By LARRY SWEDROE
Share repurchases have become increasingly common, not only in the U.S. but around the world. Every year since 1998, approximately ten percent of all U.S.-listed firms announced a buyback program. The surge has been fuelled by changes in regulation that liberalised the ability of companies to engage in buybacks. In addition, for taxable investors buybacks are more tax efficient than dividends. Finally, the shift to more option-based compensation leads to a preference for buybacks over dividends as a means of returning capital to shareholders.
The “buyback wave” has attracted much attention in the financial press and has been criticised by politicians for undermining economic growth, leading firms to skimp on long-term investment to pursue short-term objectives such as earnings per share (EPS). The assumption behind the claims is that companies underinvest, and may use buybacks to prop up their stock price in the short run at the expense of long-term shareholder value. The criticisms have led to proposals from Democrats that would restrict the ability of companies to engage in buybacks.
Alberto Manconi, Urs Peyer and Theo Vermaelen sought to address the claims with their study Are Buybacks Good for Long-Term Shareholder Value? Evidence from Buybacks around the World, which was published in the October 2019 issue of the Journal of Financial and Quantitative Analysis. They examined a sample of 9,034 buyback announcements in 31 non-U.S. markets and 11,096 announcements from U.S. firms over the period 1998 to 2010. They began by reviewing the findings from 41 prior studies on the effects of buybacks and concluded: “On average, buybacks generate positive or at least no negative announcement returns.” Following is a summary of their findings:
- On average, in all major regions (U.S, Asia-Pacific ex-Japan, America ex-U.S., Europe and Japan), buyback announcements made by non-U.S. companies are followed by statistically significant positive short-term and long-term excess returns.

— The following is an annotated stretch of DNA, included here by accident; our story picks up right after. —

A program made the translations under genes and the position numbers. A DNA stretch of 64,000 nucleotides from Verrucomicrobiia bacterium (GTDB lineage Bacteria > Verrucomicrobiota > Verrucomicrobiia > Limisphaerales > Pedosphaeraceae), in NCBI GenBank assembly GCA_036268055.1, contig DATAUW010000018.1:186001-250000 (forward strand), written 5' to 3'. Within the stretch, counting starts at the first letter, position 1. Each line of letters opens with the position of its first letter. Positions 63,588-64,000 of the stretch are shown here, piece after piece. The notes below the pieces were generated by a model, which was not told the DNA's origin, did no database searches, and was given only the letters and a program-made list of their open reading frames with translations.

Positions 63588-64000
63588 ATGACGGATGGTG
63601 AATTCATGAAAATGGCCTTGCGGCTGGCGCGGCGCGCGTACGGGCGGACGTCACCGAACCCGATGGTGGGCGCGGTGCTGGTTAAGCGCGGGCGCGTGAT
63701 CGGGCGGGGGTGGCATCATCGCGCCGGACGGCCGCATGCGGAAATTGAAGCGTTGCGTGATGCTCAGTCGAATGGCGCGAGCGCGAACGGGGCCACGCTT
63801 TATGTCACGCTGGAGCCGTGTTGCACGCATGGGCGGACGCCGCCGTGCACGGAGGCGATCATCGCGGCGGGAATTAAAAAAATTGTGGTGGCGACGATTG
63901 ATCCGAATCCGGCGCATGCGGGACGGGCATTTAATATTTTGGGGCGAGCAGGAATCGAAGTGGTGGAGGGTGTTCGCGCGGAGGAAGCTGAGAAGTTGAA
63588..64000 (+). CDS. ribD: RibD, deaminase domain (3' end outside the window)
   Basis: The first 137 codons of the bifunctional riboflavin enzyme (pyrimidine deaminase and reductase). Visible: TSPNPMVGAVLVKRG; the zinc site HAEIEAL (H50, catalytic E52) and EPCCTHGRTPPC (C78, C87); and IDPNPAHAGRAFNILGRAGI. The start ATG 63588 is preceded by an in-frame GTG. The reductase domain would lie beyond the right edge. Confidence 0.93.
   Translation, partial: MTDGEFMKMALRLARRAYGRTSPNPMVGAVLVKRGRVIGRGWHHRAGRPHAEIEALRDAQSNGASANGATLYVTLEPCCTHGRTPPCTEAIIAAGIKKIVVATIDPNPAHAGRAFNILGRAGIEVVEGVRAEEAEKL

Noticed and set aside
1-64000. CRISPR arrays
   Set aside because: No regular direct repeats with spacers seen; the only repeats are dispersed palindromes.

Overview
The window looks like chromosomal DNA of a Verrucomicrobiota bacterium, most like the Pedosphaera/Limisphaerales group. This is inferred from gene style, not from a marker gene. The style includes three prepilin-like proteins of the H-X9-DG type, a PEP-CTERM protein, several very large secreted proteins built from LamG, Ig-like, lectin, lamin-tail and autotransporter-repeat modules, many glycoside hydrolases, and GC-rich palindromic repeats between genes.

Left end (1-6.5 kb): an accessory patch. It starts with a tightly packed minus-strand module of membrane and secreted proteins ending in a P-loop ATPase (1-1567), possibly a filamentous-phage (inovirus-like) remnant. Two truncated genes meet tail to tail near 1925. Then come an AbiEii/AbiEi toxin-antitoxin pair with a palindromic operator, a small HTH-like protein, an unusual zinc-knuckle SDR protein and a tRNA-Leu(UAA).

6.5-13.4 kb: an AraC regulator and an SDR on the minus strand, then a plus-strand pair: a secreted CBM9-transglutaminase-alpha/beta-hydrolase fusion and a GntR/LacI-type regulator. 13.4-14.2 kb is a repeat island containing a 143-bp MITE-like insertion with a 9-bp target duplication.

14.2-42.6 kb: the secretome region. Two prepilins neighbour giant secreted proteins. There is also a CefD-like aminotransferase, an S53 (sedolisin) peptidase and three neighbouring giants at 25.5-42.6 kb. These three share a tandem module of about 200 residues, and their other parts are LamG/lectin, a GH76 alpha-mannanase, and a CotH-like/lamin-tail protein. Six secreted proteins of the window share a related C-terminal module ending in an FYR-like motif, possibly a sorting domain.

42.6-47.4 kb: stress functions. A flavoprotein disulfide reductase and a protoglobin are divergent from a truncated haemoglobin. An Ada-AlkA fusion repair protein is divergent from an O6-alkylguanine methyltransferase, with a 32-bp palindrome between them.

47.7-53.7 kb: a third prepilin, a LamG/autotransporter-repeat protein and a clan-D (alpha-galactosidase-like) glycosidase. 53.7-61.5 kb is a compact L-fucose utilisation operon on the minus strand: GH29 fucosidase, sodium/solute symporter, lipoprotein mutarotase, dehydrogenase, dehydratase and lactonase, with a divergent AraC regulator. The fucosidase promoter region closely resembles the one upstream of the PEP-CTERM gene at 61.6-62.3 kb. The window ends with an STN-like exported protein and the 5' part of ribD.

- Outside the U.S., long-term returns following buyback announcements are indistinguishable between firms that become takeover targets and firms that do not. And controlling for takeover risk exposure has no impact on long-term returns. Note that when a company buys back stock because it believes it is undervalued, it is not surprising that its competitors or other bidders have the same opinion and make a takeover bid, correcting the undervaluation.
- The long-term excess returns outside the U.S. have not declined in recent years. Although in the U.S. long-term excess returns have become smaller in recent years (perhaps because the U.S. market has become more efficient), they have not disappeared.
- In countries where stock option compensation is more common, long-term excess returns are smaller—suggesting that some repurchases may be driven by EPS management or the relatively negative tax treatment of dividends (investors prefer buybacks to dividends for tax reasons), and not necessarily in the interest of long-term shareholders. However, there was no evidence buybacks lead to underinvestment.
- Excess returns are larger when the board, and not the shareholders, approves the buyback.
- Outside the U.S., the average completion rate (defined as the percentage of the announced buyback that is actually completed) after one (two) year(s) is 28 percent (40 percent). For U.S. firms, the completion rates are 75 percent and 85 percent, respectively. Buybacks may not be completed if the company perceives the market has become more efficient (undervaluation has been corrected).